But the NATO leaders deferred resolving many of the difficult command-and-control issues regarding how to operate these new missile defense capabilities for further discussion.
And they gave their defense ministers until this June to develop a concrete action plan — which among other features would specify where to base the system — for achieving the sought-after BMD capability.
Meanwhile, NATO and Russia agreed to resume their theater missile defense exercises, which had been suspended since the 2008 Georgia War — and discuss how they could potentially cooperate on territorial missile defense in the future. Medvedev indicated Russia would consider very deep collaboration provided Moscow was treated as an equal partner, whereas the NATO governments seemed more interested in less encompassing collaboration on specific projects.
In terms of intra-NATO collaboration, unease persists about certain aspects of collective NATO missile defense. For example, to intercept a ballistic missile, a launch decision must be made in minutes. This condition could require pre-authorizing NATO commanders to attempt a missile interception without securing additional approval from civilian political leaders.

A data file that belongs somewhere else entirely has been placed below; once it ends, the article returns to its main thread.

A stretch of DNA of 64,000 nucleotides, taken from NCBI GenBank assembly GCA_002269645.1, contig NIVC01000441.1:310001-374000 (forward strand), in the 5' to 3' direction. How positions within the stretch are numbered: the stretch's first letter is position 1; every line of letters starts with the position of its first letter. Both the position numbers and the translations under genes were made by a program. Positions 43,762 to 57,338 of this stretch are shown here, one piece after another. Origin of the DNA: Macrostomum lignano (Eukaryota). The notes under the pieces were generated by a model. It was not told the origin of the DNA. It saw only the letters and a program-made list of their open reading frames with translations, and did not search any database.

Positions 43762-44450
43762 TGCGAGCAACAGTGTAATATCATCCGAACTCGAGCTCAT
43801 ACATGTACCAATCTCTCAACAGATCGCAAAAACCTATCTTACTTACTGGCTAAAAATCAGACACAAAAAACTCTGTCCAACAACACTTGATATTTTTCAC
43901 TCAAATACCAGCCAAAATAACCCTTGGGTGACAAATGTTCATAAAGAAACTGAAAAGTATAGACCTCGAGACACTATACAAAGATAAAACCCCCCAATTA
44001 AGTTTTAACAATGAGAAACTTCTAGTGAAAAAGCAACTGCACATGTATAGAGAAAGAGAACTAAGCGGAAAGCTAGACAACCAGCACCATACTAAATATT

But some European officials are uneasy about allowing presumably American military leaders to take what could be an act of war (e.g., mistakenly shooting down a civilian space rocket) without requiring mandatory consultations with NATO leaders governments, especially of those allied countries from which interceptors are launched or where potentially radioactive debris might fall.
Yet, supporters of pursuing a comprehensive NATO BMD capacity note that even an erroneous launch decision is less fraught with risk than the alliance’s current nuclear mission, which has similar command-and-control arrangements to those that might be employed for NATO collective missile defense.